View Full Version : Slightly OT,Codes,take your pick?

09-22-2004, 10:19 PM
Well it happened again today,customer comes in and asks me what is the code for a residential gas line installation.

We are the only place in town that both cuts and threads pipe,plus has all the fittings availible.I tell the customers who ask me the above question that I have no clue what the code is.
The city says black iron underground and galv.above with no copper anywhere.

The county says all galv.or sweated copper.

The state says all black iron with a maximum run of copper less than six feet.

Then to further add to the confusion we now have both the nat'l building code and the southern building code.They have even included the use of Pex tubing and corrogated stainless.

So,what I have been telling folks lately is ask the inspector how big a bribe he needs.But seriously,WTF do you do if you want a by the book installation? Just who has the final say legally?

09-22-2004, 10:23 PM
Well in Upstate NY, the Propane guy nearly had a heart attack when he was soldered copper connections going to the propane tank. Threatened to take away our gas. End result, bought a flaring tool, flared the connections, ripped out some walls in the cottage, and replaced soldered connections with flared ones.
Keep in mind, it is New York, they have tons of stupid regulations. Liberals run amuck.

09-22-2004, 10:49 PM
"Just who has the final say legally?"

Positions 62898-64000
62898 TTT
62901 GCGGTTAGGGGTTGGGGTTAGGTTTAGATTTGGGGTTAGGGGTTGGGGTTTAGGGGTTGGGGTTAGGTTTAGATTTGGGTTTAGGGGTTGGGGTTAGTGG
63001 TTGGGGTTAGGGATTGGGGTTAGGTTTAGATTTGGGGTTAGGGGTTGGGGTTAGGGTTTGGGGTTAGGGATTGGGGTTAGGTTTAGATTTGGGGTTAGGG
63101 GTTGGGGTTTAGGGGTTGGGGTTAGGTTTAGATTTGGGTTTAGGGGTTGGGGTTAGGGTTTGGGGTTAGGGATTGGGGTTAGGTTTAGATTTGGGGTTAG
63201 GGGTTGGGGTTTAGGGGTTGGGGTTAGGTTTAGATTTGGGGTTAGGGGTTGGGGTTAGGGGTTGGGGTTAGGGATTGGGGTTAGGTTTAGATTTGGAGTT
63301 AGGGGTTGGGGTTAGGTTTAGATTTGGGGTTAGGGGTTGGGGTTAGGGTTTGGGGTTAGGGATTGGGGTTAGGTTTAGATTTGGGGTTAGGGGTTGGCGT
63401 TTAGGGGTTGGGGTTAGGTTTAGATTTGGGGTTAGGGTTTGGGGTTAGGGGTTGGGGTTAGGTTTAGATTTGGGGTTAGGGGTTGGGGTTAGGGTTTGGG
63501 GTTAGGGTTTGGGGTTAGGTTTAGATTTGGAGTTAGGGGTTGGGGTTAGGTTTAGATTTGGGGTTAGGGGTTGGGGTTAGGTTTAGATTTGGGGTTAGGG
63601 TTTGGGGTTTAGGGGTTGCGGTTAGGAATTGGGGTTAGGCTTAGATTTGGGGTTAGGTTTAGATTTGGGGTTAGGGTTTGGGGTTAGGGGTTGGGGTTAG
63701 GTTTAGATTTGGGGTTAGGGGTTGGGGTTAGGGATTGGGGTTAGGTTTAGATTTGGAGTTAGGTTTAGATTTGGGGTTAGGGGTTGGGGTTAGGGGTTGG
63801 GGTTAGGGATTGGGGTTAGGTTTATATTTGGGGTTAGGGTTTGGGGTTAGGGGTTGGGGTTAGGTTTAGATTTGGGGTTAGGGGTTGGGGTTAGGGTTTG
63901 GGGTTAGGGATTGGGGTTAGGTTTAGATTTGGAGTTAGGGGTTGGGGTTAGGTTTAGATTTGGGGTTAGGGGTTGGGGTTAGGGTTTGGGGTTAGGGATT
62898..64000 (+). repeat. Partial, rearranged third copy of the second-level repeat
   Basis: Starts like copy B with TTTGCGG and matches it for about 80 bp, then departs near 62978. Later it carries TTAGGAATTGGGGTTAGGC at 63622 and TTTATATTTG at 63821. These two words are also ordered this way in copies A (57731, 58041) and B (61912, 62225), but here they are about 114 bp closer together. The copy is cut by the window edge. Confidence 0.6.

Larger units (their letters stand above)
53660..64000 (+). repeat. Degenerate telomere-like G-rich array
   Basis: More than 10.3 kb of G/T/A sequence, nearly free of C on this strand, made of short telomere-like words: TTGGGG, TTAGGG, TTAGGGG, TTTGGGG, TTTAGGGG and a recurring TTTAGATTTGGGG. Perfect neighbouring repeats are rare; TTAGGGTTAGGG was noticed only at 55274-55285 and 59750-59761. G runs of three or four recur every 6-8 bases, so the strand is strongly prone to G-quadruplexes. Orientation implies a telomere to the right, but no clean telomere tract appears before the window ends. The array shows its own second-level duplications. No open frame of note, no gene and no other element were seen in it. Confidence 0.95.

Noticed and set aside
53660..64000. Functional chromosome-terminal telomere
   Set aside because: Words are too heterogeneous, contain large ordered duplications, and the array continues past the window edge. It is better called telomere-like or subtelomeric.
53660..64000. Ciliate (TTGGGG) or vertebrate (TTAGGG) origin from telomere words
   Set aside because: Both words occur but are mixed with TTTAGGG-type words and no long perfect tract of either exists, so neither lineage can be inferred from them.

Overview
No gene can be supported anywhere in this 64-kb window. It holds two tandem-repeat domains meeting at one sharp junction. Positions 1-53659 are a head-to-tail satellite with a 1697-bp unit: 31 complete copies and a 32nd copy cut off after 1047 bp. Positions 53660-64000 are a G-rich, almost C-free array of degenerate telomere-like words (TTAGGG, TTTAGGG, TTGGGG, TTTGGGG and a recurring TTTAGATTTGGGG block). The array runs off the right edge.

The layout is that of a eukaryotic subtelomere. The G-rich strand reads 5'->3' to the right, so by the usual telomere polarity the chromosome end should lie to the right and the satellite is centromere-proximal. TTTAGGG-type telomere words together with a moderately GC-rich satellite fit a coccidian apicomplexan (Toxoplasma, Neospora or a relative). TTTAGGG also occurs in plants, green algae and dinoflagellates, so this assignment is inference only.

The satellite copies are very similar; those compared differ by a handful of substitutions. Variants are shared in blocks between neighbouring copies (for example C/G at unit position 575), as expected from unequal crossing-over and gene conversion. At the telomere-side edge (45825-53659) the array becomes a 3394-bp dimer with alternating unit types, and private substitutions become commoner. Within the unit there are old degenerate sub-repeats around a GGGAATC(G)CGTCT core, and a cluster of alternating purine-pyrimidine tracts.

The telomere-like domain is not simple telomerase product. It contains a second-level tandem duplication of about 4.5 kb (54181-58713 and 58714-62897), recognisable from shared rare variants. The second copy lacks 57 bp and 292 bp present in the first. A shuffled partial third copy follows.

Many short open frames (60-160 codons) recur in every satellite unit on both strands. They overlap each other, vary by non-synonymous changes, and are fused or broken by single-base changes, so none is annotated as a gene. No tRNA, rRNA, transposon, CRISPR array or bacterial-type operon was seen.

City, County, State, Federal. In that order. http://bbs.homeshopmachinist.net//biggrin.gif

Cities can make there own laws or ordinances as long as they don't infringe on State or Federal laws.

Counties cannot make laws. They can only enforce laws of the State. They are granted specific rights by the State and may vary from county to county.

States can make laws as long as they don't infringe on Federal laws.

The Feds are limited to powers granted by the Constitution. (So they say)

09-22-2004, 10:51 PM
Crooked inspectors are the normal.

They have people they don't even inspect. How dare you if you want to bypass thier money or kickbacks.

And then the black Chattanooga electrical inspector said, I sure could use a generator like that one there. A pause of silence, then He turned down the building electrical permit. In a building as large as that one it is never perfect. (was a welding shop where people has put on thier own plugs,cords and switches.

I sure wanted him to lose his job, but the owner just paid up and he continues his life of extortion.


David Cofer, Of:
Tunnel Hill, North Georgia

09-22-2004, 11:04 PM